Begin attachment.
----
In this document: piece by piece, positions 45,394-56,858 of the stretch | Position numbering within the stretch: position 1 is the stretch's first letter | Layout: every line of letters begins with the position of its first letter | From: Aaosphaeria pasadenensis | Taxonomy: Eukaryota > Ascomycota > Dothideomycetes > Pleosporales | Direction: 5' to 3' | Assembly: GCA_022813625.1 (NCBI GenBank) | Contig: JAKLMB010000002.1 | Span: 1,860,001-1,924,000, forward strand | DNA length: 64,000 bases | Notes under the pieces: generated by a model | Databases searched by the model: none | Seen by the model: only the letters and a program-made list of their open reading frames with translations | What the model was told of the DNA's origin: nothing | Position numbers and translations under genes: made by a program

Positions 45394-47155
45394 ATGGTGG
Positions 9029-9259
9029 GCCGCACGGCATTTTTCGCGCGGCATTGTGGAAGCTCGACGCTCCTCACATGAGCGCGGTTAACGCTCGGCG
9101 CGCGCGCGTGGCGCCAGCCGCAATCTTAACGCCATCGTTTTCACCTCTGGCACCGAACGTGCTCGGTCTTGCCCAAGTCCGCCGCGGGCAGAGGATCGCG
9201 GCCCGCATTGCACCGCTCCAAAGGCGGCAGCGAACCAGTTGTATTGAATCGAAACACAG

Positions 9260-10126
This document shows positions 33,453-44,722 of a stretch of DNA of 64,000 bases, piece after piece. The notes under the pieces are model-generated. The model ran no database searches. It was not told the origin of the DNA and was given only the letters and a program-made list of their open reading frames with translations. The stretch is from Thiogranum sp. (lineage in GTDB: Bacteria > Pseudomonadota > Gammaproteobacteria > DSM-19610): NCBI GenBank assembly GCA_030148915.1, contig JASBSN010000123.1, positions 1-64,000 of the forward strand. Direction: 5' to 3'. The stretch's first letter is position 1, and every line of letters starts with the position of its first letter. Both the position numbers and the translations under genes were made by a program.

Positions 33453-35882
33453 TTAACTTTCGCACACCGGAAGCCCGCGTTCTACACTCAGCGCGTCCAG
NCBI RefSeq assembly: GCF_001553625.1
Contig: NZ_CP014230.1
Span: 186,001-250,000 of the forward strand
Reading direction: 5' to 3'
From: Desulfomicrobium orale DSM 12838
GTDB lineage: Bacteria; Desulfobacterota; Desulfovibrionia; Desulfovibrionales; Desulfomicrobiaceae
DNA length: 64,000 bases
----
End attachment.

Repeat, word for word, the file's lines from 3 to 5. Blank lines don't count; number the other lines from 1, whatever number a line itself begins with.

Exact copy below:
45394 ATGGTGG
Positions 9029-9259
9029 GCCGCACGGCATTTTTCGCGCGGCATTGTGGAAGCTCGACGCTCCTCACATGAGCGCGGTTAACGCTCGGCG